CHESHIRE, Conn. (WTNH)– There is a push Tuesday to stop ‘lunch shaming.’
Cheshire state representative Liz Linehan from Cheshire said in her district if kids have no money in their account they are kept from going to recess or on field trips.
Lunchtime for many students can be daunting if a family can’t afford the bill.
“We hear stories where kids get notes pinned to their shirts that say you owe $20,” said Linehan.
Lawmakers in Hartford shared sad stories Tuesday at a public hearing for a bill that would stop humiliating tactics of lunch shaming like kids getting an “assigned meal” when they have no lunch money.
The bill would allow any public or private party to donate money to a school district to pay for an account that is in the red.
“Obviously what this exemplifies is how hard it is for middle-class families, working-class families to make ends meet in the state of Connecticut to the point that they can’t even afford their kids’ lunch,” said Sen. Kevin Kelly, Stratford.
An average elementary school lunch runs about $2.75. Nearly $20 a week for one child to eat, just lunch.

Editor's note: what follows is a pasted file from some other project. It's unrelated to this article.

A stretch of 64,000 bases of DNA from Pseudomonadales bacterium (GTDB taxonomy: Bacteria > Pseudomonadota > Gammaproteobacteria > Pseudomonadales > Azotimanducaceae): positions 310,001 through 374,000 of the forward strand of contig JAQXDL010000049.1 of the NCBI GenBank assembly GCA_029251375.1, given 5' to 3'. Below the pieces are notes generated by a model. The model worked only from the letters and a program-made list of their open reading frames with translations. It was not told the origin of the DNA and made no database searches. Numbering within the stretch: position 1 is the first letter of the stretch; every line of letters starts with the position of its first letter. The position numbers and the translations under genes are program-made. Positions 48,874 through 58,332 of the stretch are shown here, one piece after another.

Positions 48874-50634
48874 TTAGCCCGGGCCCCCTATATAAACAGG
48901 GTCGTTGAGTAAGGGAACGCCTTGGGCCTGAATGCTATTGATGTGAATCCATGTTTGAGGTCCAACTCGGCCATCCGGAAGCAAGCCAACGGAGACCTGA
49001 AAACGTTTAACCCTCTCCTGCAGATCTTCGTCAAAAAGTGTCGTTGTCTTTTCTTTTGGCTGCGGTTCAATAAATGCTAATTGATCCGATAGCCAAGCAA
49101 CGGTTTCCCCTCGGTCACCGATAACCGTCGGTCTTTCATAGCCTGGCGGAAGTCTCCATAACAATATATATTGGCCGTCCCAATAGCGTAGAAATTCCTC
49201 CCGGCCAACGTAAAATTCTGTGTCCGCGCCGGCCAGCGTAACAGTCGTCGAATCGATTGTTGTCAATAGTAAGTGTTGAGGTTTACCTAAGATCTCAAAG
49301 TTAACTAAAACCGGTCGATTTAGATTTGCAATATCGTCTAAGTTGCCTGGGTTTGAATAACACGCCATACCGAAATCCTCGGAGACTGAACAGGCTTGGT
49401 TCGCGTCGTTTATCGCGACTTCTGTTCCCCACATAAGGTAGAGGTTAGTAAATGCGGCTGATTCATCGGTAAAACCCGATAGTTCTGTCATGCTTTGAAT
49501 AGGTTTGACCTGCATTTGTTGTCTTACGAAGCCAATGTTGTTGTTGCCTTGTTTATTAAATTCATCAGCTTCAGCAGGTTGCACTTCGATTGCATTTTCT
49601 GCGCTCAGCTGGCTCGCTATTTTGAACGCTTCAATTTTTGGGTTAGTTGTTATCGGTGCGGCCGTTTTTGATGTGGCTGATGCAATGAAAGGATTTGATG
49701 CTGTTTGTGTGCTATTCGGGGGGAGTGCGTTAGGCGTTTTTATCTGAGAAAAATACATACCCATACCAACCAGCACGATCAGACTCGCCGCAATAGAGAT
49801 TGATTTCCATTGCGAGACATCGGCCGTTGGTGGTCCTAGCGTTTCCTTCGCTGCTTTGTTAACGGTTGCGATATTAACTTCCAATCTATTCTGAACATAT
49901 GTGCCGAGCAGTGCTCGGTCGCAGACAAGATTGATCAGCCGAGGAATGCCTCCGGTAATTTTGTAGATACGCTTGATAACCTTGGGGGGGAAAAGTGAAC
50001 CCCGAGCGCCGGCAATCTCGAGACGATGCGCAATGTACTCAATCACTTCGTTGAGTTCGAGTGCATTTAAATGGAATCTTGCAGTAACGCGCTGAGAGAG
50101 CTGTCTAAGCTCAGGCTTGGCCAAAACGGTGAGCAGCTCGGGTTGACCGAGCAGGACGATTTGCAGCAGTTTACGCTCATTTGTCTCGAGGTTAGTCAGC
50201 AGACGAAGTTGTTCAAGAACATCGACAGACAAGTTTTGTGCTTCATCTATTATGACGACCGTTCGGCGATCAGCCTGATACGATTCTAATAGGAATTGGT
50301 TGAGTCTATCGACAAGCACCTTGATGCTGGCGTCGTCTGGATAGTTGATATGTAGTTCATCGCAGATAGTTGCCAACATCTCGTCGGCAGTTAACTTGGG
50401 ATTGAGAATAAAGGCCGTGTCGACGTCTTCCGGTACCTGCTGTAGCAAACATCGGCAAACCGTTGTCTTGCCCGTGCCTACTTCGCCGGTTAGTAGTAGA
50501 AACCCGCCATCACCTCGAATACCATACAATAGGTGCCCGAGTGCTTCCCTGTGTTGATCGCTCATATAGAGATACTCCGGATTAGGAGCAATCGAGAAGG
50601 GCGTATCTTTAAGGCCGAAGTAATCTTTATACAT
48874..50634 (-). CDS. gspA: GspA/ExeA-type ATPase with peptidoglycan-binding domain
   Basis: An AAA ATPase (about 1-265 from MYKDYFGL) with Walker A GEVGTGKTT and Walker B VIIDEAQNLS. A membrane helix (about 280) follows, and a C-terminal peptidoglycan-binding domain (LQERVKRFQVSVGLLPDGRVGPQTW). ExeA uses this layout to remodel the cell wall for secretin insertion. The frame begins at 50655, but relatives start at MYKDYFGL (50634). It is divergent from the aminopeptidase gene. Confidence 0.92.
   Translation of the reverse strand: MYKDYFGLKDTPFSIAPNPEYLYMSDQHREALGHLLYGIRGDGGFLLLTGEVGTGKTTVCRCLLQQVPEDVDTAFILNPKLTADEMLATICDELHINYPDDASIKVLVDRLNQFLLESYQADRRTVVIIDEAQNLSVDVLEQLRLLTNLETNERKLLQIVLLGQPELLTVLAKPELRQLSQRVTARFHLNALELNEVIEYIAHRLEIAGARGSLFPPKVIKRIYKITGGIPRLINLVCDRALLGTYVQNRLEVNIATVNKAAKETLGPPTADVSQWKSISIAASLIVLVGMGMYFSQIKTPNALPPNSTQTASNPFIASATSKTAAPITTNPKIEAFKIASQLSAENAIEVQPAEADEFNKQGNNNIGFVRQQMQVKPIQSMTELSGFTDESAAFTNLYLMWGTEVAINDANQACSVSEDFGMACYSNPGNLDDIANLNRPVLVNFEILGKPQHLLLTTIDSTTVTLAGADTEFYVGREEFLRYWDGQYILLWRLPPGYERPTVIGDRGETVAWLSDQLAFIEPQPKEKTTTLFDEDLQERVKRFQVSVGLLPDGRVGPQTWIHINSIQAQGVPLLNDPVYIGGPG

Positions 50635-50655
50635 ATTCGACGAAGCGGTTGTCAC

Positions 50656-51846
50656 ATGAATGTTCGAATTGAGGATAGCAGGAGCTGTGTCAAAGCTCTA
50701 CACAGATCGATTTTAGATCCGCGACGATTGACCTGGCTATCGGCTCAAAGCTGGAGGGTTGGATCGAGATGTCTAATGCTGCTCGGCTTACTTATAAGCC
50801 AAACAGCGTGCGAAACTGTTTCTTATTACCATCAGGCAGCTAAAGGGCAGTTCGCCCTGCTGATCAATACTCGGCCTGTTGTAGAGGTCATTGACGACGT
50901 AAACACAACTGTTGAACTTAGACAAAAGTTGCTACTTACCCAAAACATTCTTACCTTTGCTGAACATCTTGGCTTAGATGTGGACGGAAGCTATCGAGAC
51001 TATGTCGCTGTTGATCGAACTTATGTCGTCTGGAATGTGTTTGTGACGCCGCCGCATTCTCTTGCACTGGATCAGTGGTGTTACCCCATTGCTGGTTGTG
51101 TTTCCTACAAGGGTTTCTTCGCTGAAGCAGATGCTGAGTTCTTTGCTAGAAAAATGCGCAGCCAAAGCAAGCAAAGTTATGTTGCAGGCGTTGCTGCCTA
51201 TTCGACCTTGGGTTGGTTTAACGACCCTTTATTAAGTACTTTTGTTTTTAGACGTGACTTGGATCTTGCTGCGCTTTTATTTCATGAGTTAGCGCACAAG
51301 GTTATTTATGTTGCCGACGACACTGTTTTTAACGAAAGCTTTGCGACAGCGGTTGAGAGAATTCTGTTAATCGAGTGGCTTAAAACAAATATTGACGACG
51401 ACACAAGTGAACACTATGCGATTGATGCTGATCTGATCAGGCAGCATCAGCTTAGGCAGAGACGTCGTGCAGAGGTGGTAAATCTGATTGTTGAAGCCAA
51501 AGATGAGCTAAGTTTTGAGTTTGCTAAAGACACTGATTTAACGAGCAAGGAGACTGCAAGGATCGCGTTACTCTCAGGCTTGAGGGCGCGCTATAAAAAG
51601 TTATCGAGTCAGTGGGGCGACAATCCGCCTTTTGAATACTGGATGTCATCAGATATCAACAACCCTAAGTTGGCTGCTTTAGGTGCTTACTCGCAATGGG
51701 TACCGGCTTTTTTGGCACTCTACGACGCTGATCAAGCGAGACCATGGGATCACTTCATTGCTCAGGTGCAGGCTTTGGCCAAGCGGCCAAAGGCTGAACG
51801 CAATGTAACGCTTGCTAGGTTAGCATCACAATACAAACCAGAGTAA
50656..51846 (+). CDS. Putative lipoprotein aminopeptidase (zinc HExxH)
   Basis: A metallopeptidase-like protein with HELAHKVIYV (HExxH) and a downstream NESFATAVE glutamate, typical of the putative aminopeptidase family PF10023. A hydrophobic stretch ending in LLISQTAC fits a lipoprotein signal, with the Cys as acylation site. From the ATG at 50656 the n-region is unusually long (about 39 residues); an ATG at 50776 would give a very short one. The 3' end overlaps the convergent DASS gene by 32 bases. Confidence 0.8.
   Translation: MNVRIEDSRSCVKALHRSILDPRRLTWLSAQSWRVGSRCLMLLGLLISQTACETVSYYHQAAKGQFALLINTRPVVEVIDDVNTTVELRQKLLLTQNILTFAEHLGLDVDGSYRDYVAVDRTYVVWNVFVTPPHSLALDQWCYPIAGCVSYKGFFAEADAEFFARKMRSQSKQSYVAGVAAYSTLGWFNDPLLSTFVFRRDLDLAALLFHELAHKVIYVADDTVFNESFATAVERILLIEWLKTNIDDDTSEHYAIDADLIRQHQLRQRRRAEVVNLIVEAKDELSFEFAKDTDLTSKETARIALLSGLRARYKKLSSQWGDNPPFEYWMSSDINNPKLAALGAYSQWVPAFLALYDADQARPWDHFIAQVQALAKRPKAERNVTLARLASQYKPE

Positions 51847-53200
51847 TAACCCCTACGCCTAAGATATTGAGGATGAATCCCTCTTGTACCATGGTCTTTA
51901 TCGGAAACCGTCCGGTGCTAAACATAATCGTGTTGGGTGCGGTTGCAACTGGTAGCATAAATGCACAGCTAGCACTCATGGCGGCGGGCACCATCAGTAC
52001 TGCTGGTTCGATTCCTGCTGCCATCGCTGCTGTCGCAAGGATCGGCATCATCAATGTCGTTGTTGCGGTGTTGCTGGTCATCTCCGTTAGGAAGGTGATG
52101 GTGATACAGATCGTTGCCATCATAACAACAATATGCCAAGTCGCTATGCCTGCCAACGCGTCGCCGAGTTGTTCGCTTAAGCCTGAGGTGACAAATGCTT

“No child should go through the day without adequate food to eat and they should not be shamed or blamed in order to access that,” said Sara Egan, State’s Child Advocate.
The school nutrition association of Connecticut did a survey and it showed some districts had lunch accounts that were in debt as much as $90,000 a year.
Most of the kids whose accounts fell into the red are working families who don’t qualify for a free and reduced meal subsidy because they are right on the edge of income thresholds.
“I don’t know how a family of four in the state of Connecticut can live with $47,000 a year and not receive meal benefits,” said Jeff Sidewater, School Nutrition Association of Connecticut.
Senator Marilyn Moore is the Chair of the committee. She said policies vary by district when a child has no money.
“Maybe the solution is to identify where those people are, where those children are, and create a fund. I don’t think we can take it out of the education fund because schools are already strapped,” said Moore.
Districts are not allowed to use federal food money to pay for drained lunch accounts, which means a growing number are shifting dollars away from education to pay for food.
This legislation is expected to move on to the finance committee for further discussion.